nonce notts

Anger from victims of abuse as new centre opens to help 100 sex offenders back into society

One victim of sexual abuse called the move ‘a slap in the face’

Nottingham city centre; and (inset) Professor Belinda Winder
Nottingham city centre; and (inset) Professor Belinda Winder (Image: NTU)
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A new centre which offers support and life skills to sex offenders who have been released from prison has opened in Nottingham.

The Corbett Centre for Prisoner Reintegration, which launched today, Monday, will help around 100 former prisoners and is described as the first of its kind in the UK.

Its aim is to reduce reoffending rates by helping ex-inmates reintegrate into society.

But the move has been criticised by victims of sexual abuse, with one calling it ‘a slap in the face’ when many survivors are struggling to access support services.

The project – at an unidentified city centre location – is being run by the Safer Living Foundation (SLF), a charity formed by HMP Whatton and the School of Social Sciences at Nottingham Trent University which offers support to people with sexual convictions.

Professor Belinda Winder, head of NTU’s Sexual Offences, Crime and Misconduct Research Unit, and co-founder of SLF, said: “I can’t emphasise enough how much we empathise with people who have suffered sexual abuse. But that’s why we’re doing this; to reduce reoffending.

 “This important initiative will support our existing research to understand and prevent sexual abuse. It will also go a step further in encouraging us to apply our findings so that we can have a real impact on improving the safety of the public and preventing sexual crime.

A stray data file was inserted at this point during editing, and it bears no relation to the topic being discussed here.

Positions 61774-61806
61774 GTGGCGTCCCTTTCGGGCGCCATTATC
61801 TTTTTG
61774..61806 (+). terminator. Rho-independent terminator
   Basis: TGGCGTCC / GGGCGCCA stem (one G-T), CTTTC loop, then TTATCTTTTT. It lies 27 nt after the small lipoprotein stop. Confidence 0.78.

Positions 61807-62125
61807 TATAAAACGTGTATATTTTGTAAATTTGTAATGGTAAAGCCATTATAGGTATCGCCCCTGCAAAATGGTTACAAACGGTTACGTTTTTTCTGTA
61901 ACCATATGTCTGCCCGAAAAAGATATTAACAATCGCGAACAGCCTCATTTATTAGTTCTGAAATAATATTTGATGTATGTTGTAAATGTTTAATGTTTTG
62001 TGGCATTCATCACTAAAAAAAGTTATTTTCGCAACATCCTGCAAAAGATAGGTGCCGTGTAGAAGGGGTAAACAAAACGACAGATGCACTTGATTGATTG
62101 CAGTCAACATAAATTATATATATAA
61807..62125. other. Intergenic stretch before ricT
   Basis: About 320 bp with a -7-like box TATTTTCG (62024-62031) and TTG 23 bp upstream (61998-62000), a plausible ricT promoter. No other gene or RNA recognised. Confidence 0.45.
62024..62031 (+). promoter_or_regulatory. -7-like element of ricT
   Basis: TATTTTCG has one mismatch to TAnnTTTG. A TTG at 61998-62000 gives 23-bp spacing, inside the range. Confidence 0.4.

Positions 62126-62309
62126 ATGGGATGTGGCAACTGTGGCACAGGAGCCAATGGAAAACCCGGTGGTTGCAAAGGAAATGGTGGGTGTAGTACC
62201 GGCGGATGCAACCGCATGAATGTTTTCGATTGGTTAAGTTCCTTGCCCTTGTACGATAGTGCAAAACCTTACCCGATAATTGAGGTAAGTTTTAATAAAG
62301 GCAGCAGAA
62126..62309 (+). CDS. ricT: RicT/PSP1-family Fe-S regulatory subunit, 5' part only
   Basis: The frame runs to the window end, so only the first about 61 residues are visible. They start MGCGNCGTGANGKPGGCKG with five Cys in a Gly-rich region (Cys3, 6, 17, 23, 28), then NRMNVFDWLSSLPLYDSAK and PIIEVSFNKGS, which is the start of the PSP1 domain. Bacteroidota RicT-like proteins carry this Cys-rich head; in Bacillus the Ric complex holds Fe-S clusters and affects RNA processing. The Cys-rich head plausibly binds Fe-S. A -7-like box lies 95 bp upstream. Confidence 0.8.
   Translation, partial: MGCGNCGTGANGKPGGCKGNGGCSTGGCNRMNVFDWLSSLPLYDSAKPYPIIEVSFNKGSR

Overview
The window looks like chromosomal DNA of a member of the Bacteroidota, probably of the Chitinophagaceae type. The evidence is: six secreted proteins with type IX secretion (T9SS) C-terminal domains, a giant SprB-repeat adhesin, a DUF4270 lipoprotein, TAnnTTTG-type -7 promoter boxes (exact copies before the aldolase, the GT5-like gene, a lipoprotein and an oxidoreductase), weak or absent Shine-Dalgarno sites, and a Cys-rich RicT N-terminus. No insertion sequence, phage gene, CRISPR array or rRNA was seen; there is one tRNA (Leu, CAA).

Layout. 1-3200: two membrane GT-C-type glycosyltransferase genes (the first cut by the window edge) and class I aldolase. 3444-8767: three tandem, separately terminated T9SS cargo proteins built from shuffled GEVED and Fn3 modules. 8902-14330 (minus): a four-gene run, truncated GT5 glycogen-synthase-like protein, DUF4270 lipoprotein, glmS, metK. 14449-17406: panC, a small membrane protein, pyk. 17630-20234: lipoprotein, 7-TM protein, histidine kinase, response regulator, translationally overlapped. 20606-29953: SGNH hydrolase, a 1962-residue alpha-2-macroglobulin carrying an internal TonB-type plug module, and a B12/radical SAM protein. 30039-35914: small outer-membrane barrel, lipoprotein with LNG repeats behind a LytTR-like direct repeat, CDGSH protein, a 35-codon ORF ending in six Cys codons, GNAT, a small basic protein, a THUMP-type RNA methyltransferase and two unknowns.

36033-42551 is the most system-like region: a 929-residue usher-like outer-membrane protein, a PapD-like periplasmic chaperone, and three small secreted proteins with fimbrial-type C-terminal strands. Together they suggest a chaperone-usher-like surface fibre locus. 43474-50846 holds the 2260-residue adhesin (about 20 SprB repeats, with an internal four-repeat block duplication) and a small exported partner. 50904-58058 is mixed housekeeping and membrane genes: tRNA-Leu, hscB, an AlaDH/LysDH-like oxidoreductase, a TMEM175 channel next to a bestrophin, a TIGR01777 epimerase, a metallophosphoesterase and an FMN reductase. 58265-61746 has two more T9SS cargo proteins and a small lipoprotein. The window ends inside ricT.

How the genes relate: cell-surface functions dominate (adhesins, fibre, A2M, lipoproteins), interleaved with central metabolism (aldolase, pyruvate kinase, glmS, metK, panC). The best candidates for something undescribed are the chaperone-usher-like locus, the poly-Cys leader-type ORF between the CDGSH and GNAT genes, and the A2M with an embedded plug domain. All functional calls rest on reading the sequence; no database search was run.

Professor Belinda Winder, head of the Sexual Offences, Crime and Misconduct Research Unit at Nottingham Trent University
Professor Belinda Winder, head of the Sexual Offences, Crime and Misconduct Research Unit at Nottingham Trent University (Image: NTU)

“We know it’s really tough for some people to take on board. It’s a medicine which tastes foul. And there’s no way I would want to undermine in any way the need for more services for victims and survivors of sexual abuse.

“But if the public really can’t stomach it, it’s going to make it more difficult to offer this service.”

Through the new centre, SLF will offer support in three main areas:

* Lessons in life skills such as decorating, gardening and cooking;

* Practical help for employment and education, such as reading and writing, retraining, business management, self-employment and tax issues. People will also be able to meet with police and probation at the centre;

* Emotional support such as mindfulness and meditation sessions. There will also be religious services for people where it’s not appropriate for people to attend services in their own community.

The project is solely for sexual offenders who have been released from prison on licence. Reoffending rates for these former inmates are relatively low, at between 10% and 14%, but it’s hoped the scheme will reduce this even further.

In numbers: Child abuse investigations in Nottingham and Nottinghamshire

The police investigation into historic abuse in children’s homes and foster care in Nottingham and Nottinghamshire has been running since 2010. As of October 2018, these are the key Operation Equinox statistics:

903 – The number of allegations of historic sexual or physical abuse that have been made so far. (This can include other locations outside of children’s homes and foster care.)

617 – The number of suspects.

275 – The number of suspects who have been identified.

379 – The number of people who have come forward with allegations.

22 – The number of children’s homes in Nottingham and Nottinghamshire being investigated by police (this includes one linked home in Derbyshire).

15 – The number of people who have been charged by police. The total number of prosecutions is 17, as two people have been charged twice.

13 – The number of convictions so far. Seven of these relate to abuse carried out in children’s homes.

3 – The number of not guilty verdicts.

1 – The number of cases still to come to court.

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